Counter Fraud Team Update Report
This report provides Board Members with details of the work carried out by the Counter Fraud Team in the period 1 April to 31 December 2018.
The report and attached Appendix A from the Counter Fraud Manager provided Members with details of the work carried out by the Counter Fraud Team in the period 1 April 2018 to 31 December 2018.
The Counter Fraud Manager expanded on two topics set out in Appendix A to his report:
· Single Person Discounts (SPDs) [Table para 3 agenda p. 28 refers]: The number of SPDs applied by the Council in 2012 was ambiguously high at 13,980 (representing 34.8% of the total number of chargeable dwellings of 40,165). In the intervening years to 2018 the Counter Fraud Team, working in partnership with the Council Tax Team, had deployed effective strategies to reduce fraud and error in this area, and had reduced the total number of SPDs applied in 2018 to 13,734 despite an increase in the total number of chargeable dwellings in 2018 to 45,352. The work undertaken would clearly generate additional tax income for the Council each year, with an estimated £600K in 2018/19;
· Joint Working with DWP: Following the transfer of responsibility for investigating and prosecuting Housing Benefit fraud from local authorities to the DWP in February 2016; Dartford Borough Council had volunteered to join a pilot scheme to re-commence joint working with the DWP in respect of Housing Benefit fraud investigation commencing on 25 February 2019. The new joint-working arrangements would be more balanced however, given the shift in emphasis for his Team (post 2016) to concentrate Council Tax and Business Rate fraud.
In response to specific questions from Members, the Counter Fraud Manager further advised that:
· Requests for a Single Person Discount (SPD) were now pre-examined, which had helped reduce the total number eventually applied. The increase in 1 bedroomed dwellings could be acknowledged as a factor in the decrease of SPDs applied since 2012;
· The renewal of joint-working with the DWP would be absorbed within his Team’s existing structure. Advances in technology had produced efficiencies in how the work of his team was undertaken; with more work done from the desktop as opposed to surveillance work in the field. One draw-back of previously excluding local authority investigators from Housing Benefit fraud investigations was that Single Fraud Investigation staff, working in DWP offices, had no direct access to local authority records.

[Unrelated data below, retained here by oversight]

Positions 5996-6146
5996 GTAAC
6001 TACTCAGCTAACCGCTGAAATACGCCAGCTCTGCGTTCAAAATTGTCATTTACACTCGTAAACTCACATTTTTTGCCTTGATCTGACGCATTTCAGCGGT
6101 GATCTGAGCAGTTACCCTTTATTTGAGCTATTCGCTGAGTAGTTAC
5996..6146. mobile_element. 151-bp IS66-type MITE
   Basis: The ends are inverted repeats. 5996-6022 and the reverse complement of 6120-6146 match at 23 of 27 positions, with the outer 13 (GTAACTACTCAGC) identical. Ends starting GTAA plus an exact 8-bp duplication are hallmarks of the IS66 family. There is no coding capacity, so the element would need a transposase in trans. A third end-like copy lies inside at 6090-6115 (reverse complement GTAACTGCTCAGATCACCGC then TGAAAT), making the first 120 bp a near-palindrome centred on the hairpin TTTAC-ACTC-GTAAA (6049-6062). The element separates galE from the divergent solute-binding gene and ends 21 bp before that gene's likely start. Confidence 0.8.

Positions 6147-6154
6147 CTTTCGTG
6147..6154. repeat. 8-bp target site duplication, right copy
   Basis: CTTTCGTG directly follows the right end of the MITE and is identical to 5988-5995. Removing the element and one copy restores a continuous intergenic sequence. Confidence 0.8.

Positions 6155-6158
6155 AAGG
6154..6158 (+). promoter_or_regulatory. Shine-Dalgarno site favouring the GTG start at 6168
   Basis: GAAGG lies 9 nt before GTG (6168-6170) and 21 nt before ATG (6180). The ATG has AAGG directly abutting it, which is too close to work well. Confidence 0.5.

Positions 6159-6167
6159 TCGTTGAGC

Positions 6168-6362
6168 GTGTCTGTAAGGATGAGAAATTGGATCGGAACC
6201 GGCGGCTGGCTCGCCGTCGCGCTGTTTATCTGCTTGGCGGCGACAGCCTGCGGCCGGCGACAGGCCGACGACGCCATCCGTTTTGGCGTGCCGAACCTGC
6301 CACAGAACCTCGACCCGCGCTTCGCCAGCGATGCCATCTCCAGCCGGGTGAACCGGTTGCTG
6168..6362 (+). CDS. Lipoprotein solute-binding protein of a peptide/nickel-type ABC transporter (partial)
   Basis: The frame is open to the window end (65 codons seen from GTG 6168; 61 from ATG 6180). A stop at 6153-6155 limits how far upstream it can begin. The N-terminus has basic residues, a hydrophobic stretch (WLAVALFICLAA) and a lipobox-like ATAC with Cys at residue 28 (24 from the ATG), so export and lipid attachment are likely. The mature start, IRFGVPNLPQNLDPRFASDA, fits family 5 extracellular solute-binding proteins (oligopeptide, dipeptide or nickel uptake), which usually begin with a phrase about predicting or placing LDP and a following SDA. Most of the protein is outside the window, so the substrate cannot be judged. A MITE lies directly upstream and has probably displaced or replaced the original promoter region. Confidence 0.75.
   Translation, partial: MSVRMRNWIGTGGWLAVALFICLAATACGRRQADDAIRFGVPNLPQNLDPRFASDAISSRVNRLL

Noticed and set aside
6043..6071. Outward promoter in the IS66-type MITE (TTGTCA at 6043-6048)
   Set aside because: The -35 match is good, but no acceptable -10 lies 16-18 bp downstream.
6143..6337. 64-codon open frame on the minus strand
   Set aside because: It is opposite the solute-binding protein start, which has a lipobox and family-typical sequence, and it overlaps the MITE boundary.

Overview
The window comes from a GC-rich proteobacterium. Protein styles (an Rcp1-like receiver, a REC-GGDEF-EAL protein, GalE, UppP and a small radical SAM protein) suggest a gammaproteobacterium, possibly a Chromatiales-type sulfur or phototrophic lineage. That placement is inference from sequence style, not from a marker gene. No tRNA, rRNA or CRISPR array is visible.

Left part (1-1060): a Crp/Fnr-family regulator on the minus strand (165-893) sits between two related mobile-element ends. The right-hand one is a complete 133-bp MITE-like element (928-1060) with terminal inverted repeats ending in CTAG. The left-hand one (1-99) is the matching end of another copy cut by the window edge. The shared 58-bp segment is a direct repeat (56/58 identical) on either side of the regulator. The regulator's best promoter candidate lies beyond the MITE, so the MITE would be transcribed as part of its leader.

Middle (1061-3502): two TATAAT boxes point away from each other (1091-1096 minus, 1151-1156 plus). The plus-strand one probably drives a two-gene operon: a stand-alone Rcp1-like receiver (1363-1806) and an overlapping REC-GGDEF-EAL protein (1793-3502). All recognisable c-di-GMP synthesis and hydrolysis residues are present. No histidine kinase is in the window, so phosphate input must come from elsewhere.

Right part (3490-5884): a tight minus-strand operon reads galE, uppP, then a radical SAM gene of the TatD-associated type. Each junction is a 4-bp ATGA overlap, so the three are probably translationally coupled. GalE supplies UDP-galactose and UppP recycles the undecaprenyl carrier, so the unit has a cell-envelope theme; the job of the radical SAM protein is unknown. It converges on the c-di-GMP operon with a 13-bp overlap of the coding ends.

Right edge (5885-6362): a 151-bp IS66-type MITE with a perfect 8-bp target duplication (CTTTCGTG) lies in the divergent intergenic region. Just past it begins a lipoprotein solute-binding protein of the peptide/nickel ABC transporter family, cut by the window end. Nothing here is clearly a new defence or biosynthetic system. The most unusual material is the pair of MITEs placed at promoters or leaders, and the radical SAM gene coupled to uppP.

The Cabinet Member for Strategic Council Finances [attending as a Board Member] noted the work undertaken by the Counter Fraud Team in collaboration with the Revenues & Benefits Department, to check the validity of applications for Small Business Rate Relief (SBRR) [para. 2 page 27].
He judged the work to be good value for money, and in his role as Cabinet Member, expressed a willingness to look at a business case for the Council to purchase more technology/IT systems to increase work in this area. He asked if there were any statistics available for the work undertaken by the Counter Fraud Team in combating bogus SBRR applications.
The Counter Fraud Manager confirmed that the Council had already acquired software designed to combat fraud in the SBRR sector. He advised Members that this technology which enabled the team to review all limited companies in England & Wales that had claimed SBRR had already saved the Council £4,500 in potentially lost revenue in one single case alone. Any business case for increased technology would have to be based on the potential for the new technology to pay for itself by detecting further fraudulent claims within the £100M+ total of business rates levied by the Council annually.
1. That Members note the contents of the report as set out in detail in Appendix A;
2. That future reports contain details of Small Business Rate Fraud and that the Counter Fraud Manger consider publishing such statistics to deter offenders;
3. That the Boards thanks and appreciation be conveyed by the Manager to his Counter Fraud Team.